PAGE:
The word is slowly getting out that some saturated fats are actually good for you, and that what may be making people overweight is processed carbohydrates. In fact many healthy cultures around the world have animal-based fat as a key component of their diets. The trick is to make sure the animal was raised the way nature intended, eating the food it was intended to eat. In the case of beef, that means finding a source of 100% grass-fed beef. I’m lucky enough to have a number of purveyors of grass-fed beef here in my area.
While I cannot enjoy much animal fat in the form of dairy, I can use tallow in much the same way as ghee or butter. I find that tallow imparts a pleasant slightly beef broth or almost buttery taste to food. I have even substituted part of the butter in baking recipes with tallow and not heard any complaints from the eaters! It also happens to be quite easy to render and relatively cheap compared to the cost of other fats like grass-fed butter or coconut oil.
Don’t get me wrong, if I could eat a pat of butter everyday I would. In the meantime I’m enjoying discovering cooking with tallow. It helps saute vegetables or fry up eggs quite nicely. For anyone concerned about avoiding seed oils, cooking fats like tallow or lard are great choices. I typically render fats twice a year, once with lard and once with tallow. The recipe below is from Mark’s Daily Apple and would also apply to rendering lard.
DRY RENDERING TALLOW
- 1-2 lbs beef suet or fat (from the kidney area if you like an end product with a more buttery consistency)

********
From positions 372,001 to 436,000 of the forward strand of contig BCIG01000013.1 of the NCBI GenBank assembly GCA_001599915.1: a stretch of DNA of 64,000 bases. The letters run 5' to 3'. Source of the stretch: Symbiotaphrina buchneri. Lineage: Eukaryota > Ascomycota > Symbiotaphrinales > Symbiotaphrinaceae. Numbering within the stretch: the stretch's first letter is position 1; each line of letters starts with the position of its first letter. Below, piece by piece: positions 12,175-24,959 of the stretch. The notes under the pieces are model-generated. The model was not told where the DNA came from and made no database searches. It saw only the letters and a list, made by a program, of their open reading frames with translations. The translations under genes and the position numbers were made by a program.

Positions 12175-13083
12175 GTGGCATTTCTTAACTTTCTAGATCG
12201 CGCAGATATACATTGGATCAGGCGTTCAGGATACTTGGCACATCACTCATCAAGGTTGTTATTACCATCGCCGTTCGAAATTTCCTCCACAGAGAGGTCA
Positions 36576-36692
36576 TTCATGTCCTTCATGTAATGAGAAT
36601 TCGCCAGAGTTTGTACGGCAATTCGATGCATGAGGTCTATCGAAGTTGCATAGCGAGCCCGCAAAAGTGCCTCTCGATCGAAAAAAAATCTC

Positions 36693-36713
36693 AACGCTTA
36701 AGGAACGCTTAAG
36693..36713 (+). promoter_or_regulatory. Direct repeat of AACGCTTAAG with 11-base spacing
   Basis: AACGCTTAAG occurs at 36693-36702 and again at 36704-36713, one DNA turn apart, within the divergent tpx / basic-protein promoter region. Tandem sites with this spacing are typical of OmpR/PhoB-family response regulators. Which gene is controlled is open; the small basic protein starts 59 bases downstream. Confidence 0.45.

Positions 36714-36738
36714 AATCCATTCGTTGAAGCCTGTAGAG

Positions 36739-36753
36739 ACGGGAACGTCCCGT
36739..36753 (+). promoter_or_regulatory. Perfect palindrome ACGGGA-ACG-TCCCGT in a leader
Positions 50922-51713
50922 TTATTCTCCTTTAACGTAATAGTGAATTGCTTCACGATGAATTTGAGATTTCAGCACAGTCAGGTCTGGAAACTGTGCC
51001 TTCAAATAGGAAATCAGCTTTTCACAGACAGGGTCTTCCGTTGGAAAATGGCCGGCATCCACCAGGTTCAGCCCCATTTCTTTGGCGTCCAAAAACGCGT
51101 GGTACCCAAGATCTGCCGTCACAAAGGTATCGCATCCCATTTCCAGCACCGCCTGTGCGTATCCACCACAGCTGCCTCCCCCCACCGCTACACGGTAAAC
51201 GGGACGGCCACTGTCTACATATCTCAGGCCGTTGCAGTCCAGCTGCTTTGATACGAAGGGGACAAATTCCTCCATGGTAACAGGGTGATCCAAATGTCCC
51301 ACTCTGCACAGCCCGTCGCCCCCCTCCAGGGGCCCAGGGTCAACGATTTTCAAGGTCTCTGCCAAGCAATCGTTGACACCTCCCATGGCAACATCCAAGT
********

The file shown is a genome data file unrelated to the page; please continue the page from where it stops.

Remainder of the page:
- a food processor
- a fine mesh strainer or colander
- paper towels/cheesecloth
- several wide-mouth glass jars (such as pint canning jars) for storing the tallow
- an oven safe dish which can hold all the tallow
1. Staring with a half-thawed chunks of fat, cut out all the meat and red bloody parts. Cut the remaining lovely white fat into inch sized cubes. Then put the cubes in the freezer for several hours to harden them up again.
2. Preheat the oven to 250°F. When the cubes are the consistency of cold butter, place them in the food processor. Grind until the fat is shredded into small pieces like taco meat. Doing this helps maximize the amount of fat you can render out of the suet and shortens the rendering time.
3. Place the shredded fat into the dish and melt in the oven for about 2 hours. Check periodically. When the fat is fully melted and the cracklins (small bits of fat tissue which turn brown) are toasted, pull the dish out of the oven. Your kitchen should smell like a delicious burger or beef soup at this point.
4. Pour the fat through a fine mesh strainer into your jar(s). A colander lined with paper towels or cheesecloth will also work. Pour the filtered tallow into your glass storage jar(s). Store in the fridge or freezer. Your tallow should have a slightly yellow tint.
- I keep my tallow chilled in the fridge and have used it up to 8 months later. For longer storage you might want to consider freezing it.
- Another way to store the tallow is to harden it in small muffin tins. Pop these pucks into a freezer container and you can pull out only what you need for the short-term.
- You can eat the cracklins. They are like a beef version of bacon bits. Add some salt and you just might think they are better than potato chips.
- For other rendering options using the stove top or the slow cooker, follow these great instructions by blogger Cheeseslave.
- For clean up, wipe up as much as you can with rags or paper towels as this stuff can clog up your drains if too much finds its way down the sink.